Surprinsingly, St. Patrick himself was not from Ireland. What? That’s right! St. Patrick was born in Great Britain (around AD. 390 to be precise) and kidnapped at the age of 16, before being sent overseas to Ireland. It is rumored that Patrick heard voices telling him to escape before he was able to escape via a ship back to the British Isles. It has been told that this very same ‘voice’ inspired Patrick to return to Ireland, where he served as a bishop attempting to spread the postive teachings of Christianity.
Folklore goes on to inform us that Patrick continued to have a bad experience after returning to Ireland. For example, he was bullied by native-Irishman and abandonned by his English friends. Patrick died on March 17th, AD 461 and at that time was quickly forgotten. After years gone by, Patrick’s legacy grew stronger and he is considered today as a ‘patron saint’ of Ireland. New age St. Patrick’s Day participants wear a green clover in respect of Patrick. According to history, the three leaves of a clover were used by Patrick to explain the fundamental beliefs of Christianity, considered the ‘holy trinity’.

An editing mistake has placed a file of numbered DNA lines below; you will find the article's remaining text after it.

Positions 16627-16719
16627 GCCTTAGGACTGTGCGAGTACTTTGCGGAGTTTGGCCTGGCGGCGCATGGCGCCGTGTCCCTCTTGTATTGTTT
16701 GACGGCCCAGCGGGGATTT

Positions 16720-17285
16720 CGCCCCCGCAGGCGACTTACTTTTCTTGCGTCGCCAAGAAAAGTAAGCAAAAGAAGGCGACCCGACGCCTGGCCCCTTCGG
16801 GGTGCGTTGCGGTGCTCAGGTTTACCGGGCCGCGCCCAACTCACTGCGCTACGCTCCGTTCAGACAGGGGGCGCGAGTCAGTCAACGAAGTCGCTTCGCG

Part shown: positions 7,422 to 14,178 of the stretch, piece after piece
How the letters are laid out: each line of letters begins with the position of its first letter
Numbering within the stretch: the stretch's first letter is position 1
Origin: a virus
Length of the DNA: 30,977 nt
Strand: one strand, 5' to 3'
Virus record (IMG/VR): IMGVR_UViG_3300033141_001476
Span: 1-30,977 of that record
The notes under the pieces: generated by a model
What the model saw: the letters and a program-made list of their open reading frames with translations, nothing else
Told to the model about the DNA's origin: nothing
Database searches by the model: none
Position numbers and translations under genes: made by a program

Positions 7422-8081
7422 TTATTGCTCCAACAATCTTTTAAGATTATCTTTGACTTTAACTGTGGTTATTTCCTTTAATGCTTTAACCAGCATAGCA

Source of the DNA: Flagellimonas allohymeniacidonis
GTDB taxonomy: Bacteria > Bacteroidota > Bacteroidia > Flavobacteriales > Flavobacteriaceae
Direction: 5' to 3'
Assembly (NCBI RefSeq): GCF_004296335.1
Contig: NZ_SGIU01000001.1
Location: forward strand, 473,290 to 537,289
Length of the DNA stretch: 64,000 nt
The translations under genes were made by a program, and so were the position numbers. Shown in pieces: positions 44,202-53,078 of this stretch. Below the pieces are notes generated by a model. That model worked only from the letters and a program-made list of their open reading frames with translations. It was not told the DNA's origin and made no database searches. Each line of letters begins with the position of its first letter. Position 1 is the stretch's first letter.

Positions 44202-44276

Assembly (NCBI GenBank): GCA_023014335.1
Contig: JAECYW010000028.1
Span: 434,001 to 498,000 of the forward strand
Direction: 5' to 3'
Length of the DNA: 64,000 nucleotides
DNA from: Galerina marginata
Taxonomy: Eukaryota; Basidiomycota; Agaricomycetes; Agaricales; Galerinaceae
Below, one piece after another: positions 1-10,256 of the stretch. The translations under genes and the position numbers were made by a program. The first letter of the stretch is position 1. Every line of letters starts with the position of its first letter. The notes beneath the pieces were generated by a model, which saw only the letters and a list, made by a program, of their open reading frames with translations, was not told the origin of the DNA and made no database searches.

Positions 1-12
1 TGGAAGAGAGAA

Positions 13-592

Interestingly, St. Patrick’s Day was not an acknowledged holiday in the United States until the 1970s.Then, Irish charities would usually celebrate St. with large meals and lively parades. These celebrations mainly took place across the East Coast in cities such as Boston, New York and Chicago, whose citizens often had irish ancestory from across the other side of the Atlantic.
Today, in most cultures and societies, St. Patricks Day is considered a combined celebration of both the Irish nation and the new Spring season, with people wearing playful green clothing and having the odd pint of Guiness (Ireland’s no. 1 selling stout).